The last six months has been something of a surprise for investors in Centrica (LSE: CNA) and Vodafone (LSE: VOD) (NASDAQ: VOD.US). That?s because their share prices have been flat and fallen by 14% respectively.
In the case of Centrica, a flat performance is surprising because the company is set to change its management team and is also subject to significant political risk from the result of next year?s General Election. In the case of Vodafone, a large fall is surprising because the…
The last six months has been something of a surprise for investors in Centrica (LSE: CNA) and Vodafone (LSE: VOD) (NASDAQ: VOD.US). That’s because their share prices have been flat and fallen by 14% respectively.
In the case of Centrica, a flat performance is surprising because the company is set to change its management team and is also subject to significant political risk from the result of next year’s General Election. In the case of Vodafone, a large fall is surprising because the company seems to have a sound strategy and is making slow but steady progress. Which one, then, could perform best moving forward?
Both companies offer very impressive dividend yields, with Centrica currently having a yield of 5.4% and Vodafone’s yield being slightly higher at 5.5%. Clearly, both stocks are going to be of interest to income-seeking investors.
However, where the two companies differ markedly is in terms of their dividend coverage. In Centrica’s case, its dividends are adequately covered by earnings, with profit being 1.2 times the current dividend. Vodafone, though, currently pays out more in dividends than it generates in profit, with its dividend coverage being 0.59. In the short run, a company with the financial firepower of Vodafone is able to withstand such a situation, but in the long run, paying out more in dividends than generated by profit is clearly unsustainable.
Both companies are currently finding their respective markets highly challenging places to be. In Centrica’s case, the constant spotlight on the domestic energy sector is putting pressure on its pricing, with the company seemingly being partly blamed for a ‘cost of living crisis’. Furthermore, if Labour were to win next year’s General Election it could hurt Centrica’s bottom line, since the party is promising a two-year price freeze on electricity and gas prices.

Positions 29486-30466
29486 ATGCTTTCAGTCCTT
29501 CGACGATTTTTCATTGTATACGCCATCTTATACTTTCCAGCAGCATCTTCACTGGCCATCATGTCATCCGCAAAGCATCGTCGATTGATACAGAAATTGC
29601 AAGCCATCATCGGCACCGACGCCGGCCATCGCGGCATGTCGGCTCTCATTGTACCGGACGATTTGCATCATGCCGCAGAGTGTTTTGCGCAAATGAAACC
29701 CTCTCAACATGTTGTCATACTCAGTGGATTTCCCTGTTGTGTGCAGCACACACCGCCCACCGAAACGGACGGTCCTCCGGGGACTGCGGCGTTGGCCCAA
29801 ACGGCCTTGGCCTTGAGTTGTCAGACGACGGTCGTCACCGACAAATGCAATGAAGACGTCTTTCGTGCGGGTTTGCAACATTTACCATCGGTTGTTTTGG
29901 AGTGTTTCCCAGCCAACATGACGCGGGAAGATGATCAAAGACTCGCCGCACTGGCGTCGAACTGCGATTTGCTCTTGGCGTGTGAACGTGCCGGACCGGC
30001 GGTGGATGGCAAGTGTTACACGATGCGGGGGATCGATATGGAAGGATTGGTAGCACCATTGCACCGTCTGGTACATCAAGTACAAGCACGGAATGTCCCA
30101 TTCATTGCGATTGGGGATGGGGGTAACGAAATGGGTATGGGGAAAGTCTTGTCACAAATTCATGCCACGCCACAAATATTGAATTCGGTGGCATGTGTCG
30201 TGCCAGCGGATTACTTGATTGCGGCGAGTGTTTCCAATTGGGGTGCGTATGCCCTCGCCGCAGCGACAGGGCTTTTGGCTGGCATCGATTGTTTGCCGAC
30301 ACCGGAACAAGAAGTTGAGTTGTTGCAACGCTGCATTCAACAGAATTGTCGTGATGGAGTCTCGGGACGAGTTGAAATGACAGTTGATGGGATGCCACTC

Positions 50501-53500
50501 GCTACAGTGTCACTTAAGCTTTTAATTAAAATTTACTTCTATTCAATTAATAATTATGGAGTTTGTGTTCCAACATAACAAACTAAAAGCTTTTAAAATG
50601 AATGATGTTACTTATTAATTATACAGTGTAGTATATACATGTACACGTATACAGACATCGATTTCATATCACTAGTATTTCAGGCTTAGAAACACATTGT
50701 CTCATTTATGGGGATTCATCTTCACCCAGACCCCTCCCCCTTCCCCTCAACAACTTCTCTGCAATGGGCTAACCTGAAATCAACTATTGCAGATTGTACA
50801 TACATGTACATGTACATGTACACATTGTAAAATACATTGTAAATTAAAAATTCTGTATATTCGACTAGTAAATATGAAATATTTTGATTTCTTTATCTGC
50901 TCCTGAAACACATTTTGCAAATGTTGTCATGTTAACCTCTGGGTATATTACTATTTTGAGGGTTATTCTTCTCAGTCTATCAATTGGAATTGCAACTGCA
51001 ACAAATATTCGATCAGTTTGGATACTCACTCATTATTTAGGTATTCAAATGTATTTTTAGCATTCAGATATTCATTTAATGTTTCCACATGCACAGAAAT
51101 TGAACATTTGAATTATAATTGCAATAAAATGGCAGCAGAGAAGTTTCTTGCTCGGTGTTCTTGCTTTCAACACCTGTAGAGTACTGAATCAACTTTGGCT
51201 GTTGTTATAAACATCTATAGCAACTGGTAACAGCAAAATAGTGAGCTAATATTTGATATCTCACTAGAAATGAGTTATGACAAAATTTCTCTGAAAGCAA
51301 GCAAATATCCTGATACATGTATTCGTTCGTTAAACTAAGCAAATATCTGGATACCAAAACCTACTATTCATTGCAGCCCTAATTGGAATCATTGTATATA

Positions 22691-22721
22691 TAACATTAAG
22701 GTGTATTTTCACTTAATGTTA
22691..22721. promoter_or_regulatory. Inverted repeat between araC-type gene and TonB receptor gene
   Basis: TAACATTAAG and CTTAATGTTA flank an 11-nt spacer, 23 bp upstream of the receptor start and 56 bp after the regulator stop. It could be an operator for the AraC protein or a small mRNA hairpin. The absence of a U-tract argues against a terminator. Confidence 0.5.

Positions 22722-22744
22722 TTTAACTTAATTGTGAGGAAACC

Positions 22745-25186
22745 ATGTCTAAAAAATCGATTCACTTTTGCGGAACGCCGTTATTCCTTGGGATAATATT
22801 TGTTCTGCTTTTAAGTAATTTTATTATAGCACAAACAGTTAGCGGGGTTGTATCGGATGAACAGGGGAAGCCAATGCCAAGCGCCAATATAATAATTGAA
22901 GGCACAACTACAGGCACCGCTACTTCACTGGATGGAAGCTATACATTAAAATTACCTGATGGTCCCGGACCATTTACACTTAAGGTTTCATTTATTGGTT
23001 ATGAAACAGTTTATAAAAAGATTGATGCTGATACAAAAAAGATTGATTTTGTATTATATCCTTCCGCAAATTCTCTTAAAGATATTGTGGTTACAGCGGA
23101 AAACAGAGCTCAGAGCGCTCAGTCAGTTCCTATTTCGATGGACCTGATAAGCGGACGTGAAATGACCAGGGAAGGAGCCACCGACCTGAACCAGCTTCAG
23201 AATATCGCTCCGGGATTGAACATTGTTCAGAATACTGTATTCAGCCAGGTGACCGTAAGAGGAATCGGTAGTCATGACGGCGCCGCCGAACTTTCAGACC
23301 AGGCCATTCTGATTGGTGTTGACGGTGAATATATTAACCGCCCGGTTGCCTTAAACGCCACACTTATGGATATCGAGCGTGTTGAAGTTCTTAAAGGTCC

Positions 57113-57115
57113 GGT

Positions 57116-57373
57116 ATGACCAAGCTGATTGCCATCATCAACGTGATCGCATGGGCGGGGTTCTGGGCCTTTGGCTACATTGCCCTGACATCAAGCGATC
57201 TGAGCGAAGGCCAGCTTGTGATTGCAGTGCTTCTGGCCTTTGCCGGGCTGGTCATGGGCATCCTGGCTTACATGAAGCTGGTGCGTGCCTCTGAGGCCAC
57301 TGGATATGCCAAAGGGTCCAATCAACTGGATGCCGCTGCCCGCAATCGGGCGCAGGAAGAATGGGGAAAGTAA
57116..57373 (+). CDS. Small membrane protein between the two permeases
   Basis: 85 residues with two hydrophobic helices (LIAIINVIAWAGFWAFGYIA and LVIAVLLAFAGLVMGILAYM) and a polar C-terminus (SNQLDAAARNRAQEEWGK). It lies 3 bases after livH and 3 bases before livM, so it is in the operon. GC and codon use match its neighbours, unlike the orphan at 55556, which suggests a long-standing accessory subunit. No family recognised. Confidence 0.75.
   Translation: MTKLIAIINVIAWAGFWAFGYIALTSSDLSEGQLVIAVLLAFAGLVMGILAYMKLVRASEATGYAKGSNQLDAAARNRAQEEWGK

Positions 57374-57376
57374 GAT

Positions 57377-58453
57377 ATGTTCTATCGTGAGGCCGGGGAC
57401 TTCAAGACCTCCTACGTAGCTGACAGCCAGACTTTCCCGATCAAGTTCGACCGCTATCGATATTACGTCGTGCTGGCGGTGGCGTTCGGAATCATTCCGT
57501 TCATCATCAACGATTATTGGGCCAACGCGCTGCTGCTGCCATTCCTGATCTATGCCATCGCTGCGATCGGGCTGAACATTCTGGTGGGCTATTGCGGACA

Similarly, Vodafone’s focus on Europe after the sale of its stake in Verizon Wireless is causing it some short-term pain. While its strategy of buying undervalued assets in the Eurozone could turn out to be a great idea in the long run, anaemic growth in the Eurozone is causing profitability to improve at a slightly disappointing pace.
Although shares in Centrica come with a generous helping of political risk, the current share price seems to adequately price this in. For instance, shares in the company trade on a price to earnings (P/E) ratio of 12.1, which is far lower than other utility companies that are not subject to the same degree of political risk. As a result, its shares seem to offer good value at their current price.
Indeed, while Vodafone’s strategy looks sound and very logical, it may struggle to deliver strong earnings growth in the short run as the Eurozone continues to offer only anaemic levels of growth. For this reason, as well as the fact that dividends currently exceed profit, Centrica looks to be the better buy right now.
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